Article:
Celebrate National Peanut Butter Day – January 24th. Americans love “peanut paste,” and have for over a century. We even have a National Day to celebrate this staple of our kitchens – now known as peanut butter.
Peanuts for the Masses
Earlier this month (January) I saw a post from the National Park Service that it was George Washington Carver’s birthday. He is also known as “The Peanut Man.” Back in sixth grade I wrote a term paper on this amazing person because he was 1) a scientist and 2) a botanist. (Yes even back then I was a plant nerd.)
George Washington Carver started his peanut career by trying to help poor farmers with nutrient depleted soils from years of growing cotton and tobacco. He discovered that peanuts grew well in the area, and encouraged farmers to grow them. He was overly successful and there was a peanut glut! Farmers were worse off than before – they had a crop they couldn’t sell and were faced with losing their farms in some cases!
Feeling very badly about this negative result of his good intentions, George started researching ways to use these peanuts, besides simply peanut butter. He was a diligent scientist and came up with over 200 uses for the peanut! While he was at it, he came up 105 recipes for using the peanuts and – perhaps the most lasting – a way of using peanut butter to make delightful cookies.
Botanist Discovers the Secret to a Great Peanut Butter Cookie
The secret to success with the dense peanut butter cookie was to use a fork to flatten the cookies! That notable hashtag-like # mark has now become the signature way of making peanut butter cookies. Pressing this hash mark into each cookie ensures this dense dough will flatten out and bake evenly.
Peanut Butter Gifts
Since that 6th grade term paper I have had a special place in my heart for peanuts and peanut butter. I was delighted when good friend Niki Glen gave us peanut butter cookie as a holiday cookie this year. Niki is not just a good cook! Niki Glen is a talented artist in many media and has just completed the installation of a wonderful series of sculptures along East Broadway in Tucson. If you live in Phoenix, some of her art is on benches in the shade outside Ikea as well as a handmade mosaic mural at Kyrene de la Estrella Elementary School. Her sculptural works are also in Surprise, AZ and Las Vegas, NV.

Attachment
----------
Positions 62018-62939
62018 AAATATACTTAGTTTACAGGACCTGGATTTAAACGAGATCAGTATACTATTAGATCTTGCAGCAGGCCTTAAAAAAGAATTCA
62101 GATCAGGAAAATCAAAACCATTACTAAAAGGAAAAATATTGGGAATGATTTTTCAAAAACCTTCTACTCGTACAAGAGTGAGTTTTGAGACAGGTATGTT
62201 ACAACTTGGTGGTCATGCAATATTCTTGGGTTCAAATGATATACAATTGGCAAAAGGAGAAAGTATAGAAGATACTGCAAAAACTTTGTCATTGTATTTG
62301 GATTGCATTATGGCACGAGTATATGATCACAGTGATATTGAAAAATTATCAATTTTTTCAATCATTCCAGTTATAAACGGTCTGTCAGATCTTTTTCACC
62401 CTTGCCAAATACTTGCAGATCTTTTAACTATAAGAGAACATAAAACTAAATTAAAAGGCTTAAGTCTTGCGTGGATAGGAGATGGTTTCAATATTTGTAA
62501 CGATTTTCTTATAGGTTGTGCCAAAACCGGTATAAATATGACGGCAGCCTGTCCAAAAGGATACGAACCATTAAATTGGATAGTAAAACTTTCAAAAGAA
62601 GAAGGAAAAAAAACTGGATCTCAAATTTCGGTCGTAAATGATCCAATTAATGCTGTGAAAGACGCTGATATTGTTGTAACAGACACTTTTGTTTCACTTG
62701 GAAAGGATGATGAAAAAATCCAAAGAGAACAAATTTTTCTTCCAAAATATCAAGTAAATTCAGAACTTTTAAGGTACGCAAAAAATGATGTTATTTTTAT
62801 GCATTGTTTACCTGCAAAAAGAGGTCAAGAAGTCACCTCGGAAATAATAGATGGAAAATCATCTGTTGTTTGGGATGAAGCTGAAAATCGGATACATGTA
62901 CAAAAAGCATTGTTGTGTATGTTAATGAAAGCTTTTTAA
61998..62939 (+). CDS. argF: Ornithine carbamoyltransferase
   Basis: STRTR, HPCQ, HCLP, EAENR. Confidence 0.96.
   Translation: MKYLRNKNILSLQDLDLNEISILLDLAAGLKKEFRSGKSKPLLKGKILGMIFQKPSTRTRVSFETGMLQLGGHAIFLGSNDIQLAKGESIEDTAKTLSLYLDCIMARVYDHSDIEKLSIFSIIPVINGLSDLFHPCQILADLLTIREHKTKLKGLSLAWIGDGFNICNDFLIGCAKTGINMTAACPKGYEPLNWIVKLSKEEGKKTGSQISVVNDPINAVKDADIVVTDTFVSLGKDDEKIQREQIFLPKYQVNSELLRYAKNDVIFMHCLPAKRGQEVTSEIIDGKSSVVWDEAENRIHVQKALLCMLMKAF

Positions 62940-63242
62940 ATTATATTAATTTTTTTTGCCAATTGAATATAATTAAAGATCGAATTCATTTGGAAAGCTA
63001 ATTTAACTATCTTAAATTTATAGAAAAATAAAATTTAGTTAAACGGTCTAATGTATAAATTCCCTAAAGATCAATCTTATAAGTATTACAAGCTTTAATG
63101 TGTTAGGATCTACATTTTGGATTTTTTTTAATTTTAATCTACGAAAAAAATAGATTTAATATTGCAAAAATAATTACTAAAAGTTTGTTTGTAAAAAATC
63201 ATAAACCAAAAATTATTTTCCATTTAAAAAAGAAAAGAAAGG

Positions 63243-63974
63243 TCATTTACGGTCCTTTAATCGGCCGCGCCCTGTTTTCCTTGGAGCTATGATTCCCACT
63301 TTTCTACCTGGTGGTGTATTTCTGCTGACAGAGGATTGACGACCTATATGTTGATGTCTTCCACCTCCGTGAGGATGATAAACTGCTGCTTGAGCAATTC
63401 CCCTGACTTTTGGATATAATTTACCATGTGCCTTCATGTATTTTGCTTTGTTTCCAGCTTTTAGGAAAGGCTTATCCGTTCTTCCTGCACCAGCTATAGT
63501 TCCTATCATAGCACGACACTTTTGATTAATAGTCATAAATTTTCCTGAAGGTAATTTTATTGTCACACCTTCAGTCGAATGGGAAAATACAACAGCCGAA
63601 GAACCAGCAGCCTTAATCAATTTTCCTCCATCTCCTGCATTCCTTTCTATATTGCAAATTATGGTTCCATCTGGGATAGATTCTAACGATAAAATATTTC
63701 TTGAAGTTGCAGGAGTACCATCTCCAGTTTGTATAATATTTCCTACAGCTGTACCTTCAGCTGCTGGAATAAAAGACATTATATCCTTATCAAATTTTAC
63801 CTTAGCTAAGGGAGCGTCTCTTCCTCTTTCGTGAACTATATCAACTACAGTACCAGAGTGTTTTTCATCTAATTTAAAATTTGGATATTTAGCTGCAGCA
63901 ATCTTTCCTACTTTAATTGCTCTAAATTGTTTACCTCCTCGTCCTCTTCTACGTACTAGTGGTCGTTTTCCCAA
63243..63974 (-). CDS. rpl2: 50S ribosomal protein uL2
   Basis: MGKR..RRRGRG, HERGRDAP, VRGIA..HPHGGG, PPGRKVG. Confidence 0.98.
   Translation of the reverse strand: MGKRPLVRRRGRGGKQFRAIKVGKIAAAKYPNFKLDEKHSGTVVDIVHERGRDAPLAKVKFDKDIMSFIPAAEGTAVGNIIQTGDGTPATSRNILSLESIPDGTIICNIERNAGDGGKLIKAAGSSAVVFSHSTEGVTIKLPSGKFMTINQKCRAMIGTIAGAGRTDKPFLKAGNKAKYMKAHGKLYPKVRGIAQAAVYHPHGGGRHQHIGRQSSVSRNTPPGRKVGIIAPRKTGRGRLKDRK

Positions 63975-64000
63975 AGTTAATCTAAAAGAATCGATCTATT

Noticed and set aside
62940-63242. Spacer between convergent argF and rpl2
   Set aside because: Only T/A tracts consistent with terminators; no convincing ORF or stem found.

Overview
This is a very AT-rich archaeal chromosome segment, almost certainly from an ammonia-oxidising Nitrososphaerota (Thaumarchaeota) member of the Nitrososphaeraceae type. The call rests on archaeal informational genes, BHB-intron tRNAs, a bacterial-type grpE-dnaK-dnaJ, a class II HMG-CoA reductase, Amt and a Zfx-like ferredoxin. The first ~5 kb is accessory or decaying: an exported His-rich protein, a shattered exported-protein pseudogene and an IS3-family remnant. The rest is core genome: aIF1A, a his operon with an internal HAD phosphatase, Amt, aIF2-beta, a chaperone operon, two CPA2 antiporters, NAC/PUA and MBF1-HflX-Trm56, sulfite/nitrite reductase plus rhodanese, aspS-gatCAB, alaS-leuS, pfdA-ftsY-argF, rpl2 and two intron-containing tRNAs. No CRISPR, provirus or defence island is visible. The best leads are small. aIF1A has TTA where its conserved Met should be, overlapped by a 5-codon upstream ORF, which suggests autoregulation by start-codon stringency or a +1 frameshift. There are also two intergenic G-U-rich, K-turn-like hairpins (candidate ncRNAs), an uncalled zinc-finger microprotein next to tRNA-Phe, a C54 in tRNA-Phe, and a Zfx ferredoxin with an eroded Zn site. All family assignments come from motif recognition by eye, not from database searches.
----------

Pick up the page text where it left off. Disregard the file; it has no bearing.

Then there are the paintings…. well – you just need to visit her Niki Glen Studios website.
Niki got the recipe for the peanut butter cookies she gifted out of a booklet sent around by the Carrollton (Georgia) Arts Commission – titled The 12 Days of Christmas Recipes and featuring the recipes of 12 members of the Carrollton Arts Commission. Niki’s sometimes collaborator Helen Helwig sits on this commission and shared this recipe in the book. Niki mentions this, “Helen’s mother always made these cookies. She was a wonderful woman. So is Helen. Helen is a potter and ceramic artist.”
Helen Helwig’s Peanut Butter Cookies
1 cup brown sugar
1 cup confectioners' sugar
1 cup white sugar
1/4 cup flour
3 cups peanut butter (smooth or chunky)
Preheat oven to 350 degrees.
Combine sugars, flour, peanut butter and eggs.
Shape by hand into one-inch balls and place on untreated cookie sheet.
If dough is too sticky, refrigerate for 1/2 hour before shaping.
Flatten cookie ball with a fork.
Bake for 10 minutes.
Allow cookies to cool on the sheet.
Being a gluten free household, I am going to have to try this with almond flour, or maybe teff flour for a nutty taste. This might also work with mesquite flour – but if so I would use less sugar since the mesquite is naturally sweet.
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What do you think?!
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More fun with Monica in: Using Honey in New & Savory Ways (Tierra del Sol Institute Press). Only $7 online – or buy from Monica or Jacqueline in person. This link is to Amazon and if you buy the book there the Horticulture Therapy non-profit Tierra del Sol Institute will get a few pennies at no additional cost to you.
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